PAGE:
At the time of writing 17 illness had been reported from California (3), Connecticut (2), Illinois (1), Indiana (1), Michigan (1), Nebraska (1), New Hampshire (2), New York (1), Ohio (1), Pennsylvania (1), Virginia (1), Vermont (1) and Washington (1).
Illnesses started on dates from Nov. 15 through Dec. 8.
While the Canadian Department of Food and Agriculture (CDFA) has identified the leafy green as the source of the outbreak, the CDC says that in the U.S. health officials are interviewing sick people to determine what they ate in the week before their illness started.
“CDC is still collecting information to determine whether there is a food item in common among sick people, including leafy greens and romaine,” it said.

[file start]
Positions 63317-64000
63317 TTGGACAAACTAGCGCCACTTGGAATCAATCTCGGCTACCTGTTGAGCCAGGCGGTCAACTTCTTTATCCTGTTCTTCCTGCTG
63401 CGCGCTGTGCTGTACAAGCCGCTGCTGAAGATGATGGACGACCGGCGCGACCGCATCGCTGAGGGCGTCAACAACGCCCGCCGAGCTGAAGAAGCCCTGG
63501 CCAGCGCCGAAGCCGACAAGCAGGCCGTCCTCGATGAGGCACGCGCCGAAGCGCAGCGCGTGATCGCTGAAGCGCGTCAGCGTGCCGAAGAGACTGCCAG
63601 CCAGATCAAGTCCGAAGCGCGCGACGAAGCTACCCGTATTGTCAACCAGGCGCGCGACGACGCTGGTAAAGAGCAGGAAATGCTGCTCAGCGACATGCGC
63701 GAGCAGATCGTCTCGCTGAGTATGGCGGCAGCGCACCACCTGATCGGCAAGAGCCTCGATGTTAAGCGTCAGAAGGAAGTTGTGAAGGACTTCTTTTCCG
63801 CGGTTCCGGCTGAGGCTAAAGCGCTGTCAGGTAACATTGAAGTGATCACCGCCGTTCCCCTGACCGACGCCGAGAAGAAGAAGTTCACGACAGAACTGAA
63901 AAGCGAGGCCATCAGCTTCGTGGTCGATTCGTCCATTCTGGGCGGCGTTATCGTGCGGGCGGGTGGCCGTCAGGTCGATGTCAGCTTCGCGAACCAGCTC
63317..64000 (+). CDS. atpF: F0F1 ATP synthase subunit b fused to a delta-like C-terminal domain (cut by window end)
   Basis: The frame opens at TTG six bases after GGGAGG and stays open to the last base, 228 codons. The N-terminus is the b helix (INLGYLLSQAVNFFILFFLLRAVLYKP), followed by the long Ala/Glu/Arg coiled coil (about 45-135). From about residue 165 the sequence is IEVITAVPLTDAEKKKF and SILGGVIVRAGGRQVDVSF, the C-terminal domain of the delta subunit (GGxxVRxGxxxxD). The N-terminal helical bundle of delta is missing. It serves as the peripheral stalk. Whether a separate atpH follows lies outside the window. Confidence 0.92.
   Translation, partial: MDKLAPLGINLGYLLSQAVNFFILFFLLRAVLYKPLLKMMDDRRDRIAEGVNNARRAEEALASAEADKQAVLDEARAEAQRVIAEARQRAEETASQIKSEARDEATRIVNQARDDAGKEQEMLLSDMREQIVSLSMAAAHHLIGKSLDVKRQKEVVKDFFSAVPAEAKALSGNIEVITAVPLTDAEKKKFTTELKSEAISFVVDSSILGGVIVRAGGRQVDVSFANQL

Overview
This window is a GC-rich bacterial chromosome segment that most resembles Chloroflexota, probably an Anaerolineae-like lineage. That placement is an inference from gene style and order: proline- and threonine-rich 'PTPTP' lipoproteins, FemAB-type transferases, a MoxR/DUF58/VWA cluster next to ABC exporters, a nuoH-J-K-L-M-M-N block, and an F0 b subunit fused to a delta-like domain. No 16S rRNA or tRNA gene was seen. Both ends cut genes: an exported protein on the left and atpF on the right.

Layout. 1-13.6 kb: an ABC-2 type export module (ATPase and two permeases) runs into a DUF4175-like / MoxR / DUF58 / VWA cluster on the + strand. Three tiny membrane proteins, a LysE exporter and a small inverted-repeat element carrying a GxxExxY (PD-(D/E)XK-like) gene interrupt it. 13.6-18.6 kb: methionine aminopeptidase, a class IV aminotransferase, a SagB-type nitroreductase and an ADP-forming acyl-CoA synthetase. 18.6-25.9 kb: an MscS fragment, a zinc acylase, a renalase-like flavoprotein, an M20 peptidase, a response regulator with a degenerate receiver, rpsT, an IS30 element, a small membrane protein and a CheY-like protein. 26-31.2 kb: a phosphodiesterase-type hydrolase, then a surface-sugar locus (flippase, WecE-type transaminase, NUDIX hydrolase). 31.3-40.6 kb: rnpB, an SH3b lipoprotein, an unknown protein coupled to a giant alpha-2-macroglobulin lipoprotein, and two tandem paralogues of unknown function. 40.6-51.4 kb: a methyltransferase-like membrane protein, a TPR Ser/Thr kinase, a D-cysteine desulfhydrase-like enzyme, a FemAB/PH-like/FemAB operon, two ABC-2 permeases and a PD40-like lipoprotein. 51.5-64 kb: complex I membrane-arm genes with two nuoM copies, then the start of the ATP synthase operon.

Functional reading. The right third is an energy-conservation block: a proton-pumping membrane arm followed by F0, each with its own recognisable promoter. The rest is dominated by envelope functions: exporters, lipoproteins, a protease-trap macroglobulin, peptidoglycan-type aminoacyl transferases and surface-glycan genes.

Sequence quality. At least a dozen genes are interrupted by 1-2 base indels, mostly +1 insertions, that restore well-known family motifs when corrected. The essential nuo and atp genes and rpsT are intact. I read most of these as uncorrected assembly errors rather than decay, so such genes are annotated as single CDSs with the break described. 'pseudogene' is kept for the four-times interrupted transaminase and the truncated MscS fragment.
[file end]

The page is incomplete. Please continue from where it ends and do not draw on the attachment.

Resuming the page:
“Because we have not identified a source of the infections, CDC is unable to recommend whether U.S. residents should avoid a particular food. This investigation is ongoing, and more information will be released as it becomes available.”
The CDC added whole genome sequencing was being performed on samples of bacteria making people sick in the U.S. to provide information about whether these illnesses are related to those in Canada.
Preliminary results show that the type of E. coli making people sick in both countries is closely related genetically, meaning the ill people are more likely to share a common source of infection, it said.